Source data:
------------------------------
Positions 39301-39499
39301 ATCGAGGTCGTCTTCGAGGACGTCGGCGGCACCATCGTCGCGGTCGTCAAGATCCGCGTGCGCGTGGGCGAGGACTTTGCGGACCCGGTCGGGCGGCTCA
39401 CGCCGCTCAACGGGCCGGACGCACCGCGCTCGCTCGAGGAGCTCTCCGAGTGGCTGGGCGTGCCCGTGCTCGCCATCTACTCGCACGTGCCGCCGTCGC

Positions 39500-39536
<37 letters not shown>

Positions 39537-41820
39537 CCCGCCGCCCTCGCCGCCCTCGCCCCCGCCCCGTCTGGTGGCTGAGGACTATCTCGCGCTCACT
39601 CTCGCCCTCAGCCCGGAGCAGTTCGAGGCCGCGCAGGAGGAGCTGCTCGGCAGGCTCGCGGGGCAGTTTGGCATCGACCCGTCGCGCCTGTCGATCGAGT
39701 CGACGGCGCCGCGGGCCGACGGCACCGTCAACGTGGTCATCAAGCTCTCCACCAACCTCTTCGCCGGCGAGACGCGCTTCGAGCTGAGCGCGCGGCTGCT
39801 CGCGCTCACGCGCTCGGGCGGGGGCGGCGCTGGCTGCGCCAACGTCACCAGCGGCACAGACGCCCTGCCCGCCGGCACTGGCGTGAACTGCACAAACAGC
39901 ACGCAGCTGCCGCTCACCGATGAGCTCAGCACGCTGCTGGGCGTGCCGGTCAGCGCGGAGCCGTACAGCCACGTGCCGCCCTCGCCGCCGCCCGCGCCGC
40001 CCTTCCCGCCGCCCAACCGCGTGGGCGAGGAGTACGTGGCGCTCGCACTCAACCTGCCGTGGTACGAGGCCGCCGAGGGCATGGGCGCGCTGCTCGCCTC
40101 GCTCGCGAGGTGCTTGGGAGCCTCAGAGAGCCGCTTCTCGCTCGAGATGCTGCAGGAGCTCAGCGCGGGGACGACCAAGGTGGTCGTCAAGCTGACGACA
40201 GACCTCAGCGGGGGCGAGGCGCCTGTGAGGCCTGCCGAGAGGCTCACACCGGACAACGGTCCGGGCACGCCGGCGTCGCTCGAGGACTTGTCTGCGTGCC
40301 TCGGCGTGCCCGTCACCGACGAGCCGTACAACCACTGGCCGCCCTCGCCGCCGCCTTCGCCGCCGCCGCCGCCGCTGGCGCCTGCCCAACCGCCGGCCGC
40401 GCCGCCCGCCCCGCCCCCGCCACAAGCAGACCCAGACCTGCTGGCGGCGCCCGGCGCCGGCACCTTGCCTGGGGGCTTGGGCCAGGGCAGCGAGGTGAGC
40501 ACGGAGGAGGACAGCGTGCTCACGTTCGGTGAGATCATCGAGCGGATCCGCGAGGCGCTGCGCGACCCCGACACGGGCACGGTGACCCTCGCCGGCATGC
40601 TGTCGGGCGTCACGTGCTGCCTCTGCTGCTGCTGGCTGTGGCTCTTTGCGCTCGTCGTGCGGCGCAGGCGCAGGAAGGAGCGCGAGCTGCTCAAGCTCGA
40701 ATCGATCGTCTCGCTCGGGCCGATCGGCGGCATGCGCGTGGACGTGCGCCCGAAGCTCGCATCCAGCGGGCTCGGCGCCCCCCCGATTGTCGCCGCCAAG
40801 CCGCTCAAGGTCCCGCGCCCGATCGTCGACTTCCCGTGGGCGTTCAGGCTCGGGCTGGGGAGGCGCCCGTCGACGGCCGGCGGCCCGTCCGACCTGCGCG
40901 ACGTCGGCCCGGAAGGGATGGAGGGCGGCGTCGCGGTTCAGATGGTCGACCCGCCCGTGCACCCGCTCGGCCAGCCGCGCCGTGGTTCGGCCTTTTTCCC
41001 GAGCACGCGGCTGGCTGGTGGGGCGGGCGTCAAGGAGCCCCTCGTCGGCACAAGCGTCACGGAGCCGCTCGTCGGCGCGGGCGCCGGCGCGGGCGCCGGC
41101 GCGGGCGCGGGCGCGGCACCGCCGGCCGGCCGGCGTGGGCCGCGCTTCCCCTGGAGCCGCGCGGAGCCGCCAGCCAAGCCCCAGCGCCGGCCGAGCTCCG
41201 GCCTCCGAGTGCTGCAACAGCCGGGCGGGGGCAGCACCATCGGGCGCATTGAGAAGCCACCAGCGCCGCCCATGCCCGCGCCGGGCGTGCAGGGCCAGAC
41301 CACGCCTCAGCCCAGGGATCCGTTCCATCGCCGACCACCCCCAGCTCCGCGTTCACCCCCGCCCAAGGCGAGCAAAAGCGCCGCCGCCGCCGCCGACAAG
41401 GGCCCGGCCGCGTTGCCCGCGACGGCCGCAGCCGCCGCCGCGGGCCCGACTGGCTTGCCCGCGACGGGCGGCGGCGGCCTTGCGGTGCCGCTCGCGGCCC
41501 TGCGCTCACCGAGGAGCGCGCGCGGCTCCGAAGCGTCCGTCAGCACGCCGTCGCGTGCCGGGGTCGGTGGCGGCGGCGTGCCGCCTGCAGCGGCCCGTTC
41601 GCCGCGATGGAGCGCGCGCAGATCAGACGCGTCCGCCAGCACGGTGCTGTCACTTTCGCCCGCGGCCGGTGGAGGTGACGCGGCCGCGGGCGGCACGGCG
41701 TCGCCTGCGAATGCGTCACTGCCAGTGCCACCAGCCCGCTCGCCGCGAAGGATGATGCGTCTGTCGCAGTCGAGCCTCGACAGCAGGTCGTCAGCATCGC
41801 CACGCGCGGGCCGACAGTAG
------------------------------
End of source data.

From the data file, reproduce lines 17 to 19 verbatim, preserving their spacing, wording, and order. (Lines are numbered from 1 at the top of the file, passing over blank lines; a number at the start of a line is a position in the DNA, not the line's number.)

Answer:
40501 ACGGAGGAGGACAGCGTGCTCACGTTCGGTGAGATCATCGAGCGGATCCGCGAGGCGCTGCGCGACCCCGACACGGGCACGGTGACCCTCGCCGGCATGC
40601 TGTCGGGCGTCACGTGCTGCCTCTGCTGCTGCTGGCTGTGGCTCTTTGCGCTCGTCGTGCGGCGCAGGCGCAGGAAGGAGCGCGAGCTGCTCAAGCTCGA
40701 ATCGATCGTCTCGCTCGGGCCGATCGGCGGCATGCGCGTGGACGTGCGCCCGAAGCTCGCATCCAGCGGGCTCGGCGCCCCCCCGATTGTCGCCGCCAAG